He did this because the potential rewards of privatising social security justify any political cost. At one stroke, it would both de-fund the operations of government and utterly reconfigure the way Americans interact with the state. It would be irreversible, too; the "transition costs" in any scheme to convert social security are so vast that no country can consider incurring them twice. Once the deal has been done and the trillions of dollars that pass through social security have been diverted from the US Treasury to stocks in private companies, the effects would be locked in for good. First, there would be an immediate flood of money into Wall Street; second, there would be an equivalent flow of money out of government accounts, immediately propelling the federal deficit up into the stratosphere and de-funding a huge part of the federal activity.

Business elites

The overall effect for the nation's politics would be to elevate for ever the rationale of the financial markets over such vague liberalisms as "the common good" and "the public interest". The practical results of such a titanic redirection of the state are easy to predict, given the persistent political demands of Wall Street: low wage growth, even weaker labour organisations, a free hand for management in downsizing, in polluting, and so on.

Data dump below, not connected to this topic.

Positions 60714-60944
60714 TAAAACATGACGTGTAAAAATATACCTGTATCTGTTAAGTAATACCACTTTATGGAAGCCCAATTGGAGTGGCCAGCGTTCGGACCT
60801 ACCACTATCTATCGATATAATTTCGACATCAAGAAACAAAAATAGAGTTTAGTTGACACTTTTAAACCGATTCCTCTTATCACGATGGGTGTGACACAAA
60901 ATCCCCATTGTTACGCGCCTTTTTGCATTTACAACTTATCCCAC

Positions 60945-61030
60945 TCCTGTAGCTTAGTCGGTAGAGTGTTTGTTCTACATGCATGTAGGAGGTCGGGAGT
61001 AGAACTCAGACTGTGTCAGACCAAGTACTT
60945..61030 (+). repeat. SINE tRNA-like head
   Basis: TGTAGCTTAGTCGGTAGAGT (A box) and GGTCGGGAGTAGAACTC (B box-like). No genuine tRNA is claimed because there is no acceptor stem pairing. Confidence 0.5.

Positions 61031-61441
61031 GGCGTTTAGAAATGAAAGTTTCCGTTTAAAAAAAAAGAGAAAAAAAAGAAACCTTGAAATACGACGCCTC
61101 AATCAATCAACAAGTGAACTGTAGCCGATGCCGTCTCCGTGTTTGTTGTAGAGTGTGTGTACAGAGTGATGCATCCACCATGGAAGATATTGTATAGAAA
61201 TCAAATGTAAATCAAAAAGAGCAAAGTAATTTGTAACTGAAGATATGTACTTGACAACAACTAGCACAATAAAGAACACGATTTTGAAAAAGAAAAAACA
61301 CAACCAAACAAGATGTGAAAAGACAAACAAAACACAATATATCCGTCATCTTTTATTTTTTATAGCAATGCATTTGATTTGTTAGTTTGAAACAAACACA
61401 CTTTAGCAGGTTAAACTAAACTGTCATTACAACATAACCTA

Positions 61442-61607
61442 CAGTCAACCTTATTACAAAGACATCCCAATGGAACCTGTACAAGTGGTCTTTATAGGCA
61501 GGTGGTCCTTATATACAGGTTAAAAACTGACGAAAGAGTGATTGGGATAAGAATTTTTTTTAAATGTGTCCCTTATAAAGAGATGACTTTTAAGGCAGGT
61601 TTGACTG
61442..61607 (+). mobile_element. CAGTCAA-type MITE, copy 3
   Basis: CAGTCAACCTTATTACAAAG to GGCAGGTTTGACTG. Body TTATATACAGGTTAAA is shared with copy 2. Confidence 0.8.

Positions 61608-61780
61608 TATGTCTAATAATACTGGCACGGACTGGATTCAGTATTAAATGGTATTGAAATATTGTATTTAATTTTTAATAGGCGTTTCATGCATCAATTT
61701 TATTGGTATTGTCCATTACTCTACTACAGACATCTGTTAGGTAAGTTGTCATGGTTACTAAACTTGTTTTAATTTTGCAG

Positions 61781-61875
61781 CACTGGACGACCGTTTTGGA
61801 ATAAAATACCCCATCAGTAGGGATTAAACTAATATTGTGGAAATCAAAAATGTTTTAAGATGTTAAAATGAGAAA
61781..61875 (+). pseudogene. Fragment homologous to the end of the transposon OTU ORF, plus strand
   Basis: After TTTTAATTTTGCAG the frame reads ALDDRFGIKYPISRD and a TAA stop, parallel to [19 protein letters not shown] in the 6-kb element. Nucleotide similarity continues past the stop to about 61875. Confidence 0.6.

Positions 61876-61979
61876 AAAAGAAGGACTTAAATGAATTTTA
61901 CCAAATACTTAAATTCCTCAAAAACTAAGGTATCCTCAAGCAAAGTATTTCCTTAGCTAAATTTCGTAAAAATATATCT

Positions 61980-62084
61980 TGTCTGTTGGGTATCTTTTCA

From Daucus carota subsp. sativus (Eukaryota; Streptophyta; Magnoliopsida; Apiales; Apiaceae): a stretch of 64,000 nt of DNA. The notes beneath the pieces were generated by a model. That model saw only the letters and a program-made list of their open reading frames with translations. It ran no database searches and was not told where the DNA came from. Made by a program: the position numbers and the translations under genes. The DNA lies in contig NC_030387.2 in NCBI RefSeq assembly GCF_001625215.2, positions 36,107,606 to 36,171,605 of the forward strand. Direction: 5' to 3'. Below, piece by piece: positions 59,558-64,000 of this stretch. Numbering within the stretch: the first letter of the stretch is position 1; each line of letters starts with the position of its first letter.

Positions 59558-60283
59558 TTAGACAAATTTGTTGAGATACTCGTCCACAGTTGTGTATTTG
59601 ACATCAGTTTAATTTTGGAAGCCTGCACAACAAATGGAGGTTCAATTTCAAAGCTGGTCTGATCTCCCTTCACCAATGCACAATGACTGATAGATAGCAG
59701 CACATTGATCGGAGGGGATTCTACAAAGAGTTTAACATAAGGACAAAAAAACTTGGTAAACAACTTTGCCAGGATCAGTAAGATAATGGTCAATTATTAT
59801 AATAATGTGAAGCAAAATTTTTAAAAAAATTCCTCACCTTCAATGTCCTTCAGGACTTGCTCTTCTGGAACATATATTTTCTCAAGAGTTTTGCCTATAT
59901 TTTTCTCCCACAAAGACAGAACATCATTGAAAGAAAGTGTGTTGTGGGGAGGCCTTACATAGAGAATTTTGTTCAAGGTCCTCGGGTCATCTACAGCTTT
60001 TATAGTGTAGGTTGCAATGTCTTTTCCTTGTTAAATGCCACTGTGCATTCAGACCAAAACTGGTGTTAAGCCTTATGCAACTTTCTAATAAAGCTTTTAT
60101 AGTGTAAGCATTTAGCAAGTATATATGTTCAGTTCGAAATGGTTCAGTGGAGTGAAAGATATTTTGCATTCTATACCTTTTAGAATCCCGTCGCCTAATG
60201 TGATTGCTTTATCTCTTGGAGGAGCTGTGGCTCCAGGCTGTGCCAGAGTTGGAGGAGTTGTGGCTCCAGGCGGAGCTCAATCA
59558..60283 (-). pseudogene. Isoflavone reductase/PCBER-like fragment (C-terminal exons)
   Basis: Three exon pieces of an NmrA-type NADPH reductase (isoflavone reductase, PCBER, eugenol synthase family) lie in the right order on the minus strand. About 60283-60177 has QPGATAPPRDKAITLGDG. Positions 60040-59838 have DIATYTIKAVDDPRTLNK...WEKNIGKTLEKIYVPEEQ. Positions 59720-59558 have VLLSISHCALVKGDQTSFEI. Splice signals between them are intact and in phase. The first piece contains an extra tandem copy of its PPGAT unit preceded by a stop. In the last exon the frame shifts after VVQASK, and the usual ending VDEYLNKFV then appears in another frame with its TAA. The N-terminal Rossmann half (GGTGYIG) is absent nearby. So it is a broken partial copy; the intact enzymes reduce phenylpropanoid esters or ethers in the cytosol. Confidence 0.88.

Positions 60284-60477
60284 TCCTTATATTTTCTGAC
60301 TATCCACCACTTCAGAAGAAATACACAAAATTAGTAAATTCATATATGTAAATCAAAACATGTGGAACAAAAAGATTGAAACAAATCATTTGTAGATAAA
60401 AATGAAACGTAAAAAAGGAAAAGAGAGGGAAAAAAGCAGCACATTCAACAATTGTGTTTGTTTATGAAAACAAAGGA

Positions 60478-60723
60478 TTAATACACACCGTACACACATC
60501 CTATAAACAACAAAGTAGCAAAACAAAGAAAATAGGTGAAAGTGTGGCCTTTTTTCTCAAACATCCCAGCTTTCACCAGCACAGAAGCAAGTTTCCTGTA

The longing for permanent victory over liberalism is not unique to the west. In country after country, business elites have come up with ingenious ways to limit the public's political choices. One of the most effective of these has been massive public debt. Naomi Klein has pointed out, in case after case, that the burden of debt has forced democratic countries to accept a laissez-faire system that they find deeply distasteful. Regardless of who borrowed the money, these debts must be repaid - and repaying them, in turn, means that a nation must agree to restructure its economy the way bankers bid: by deregulating, privatising and cutting spending.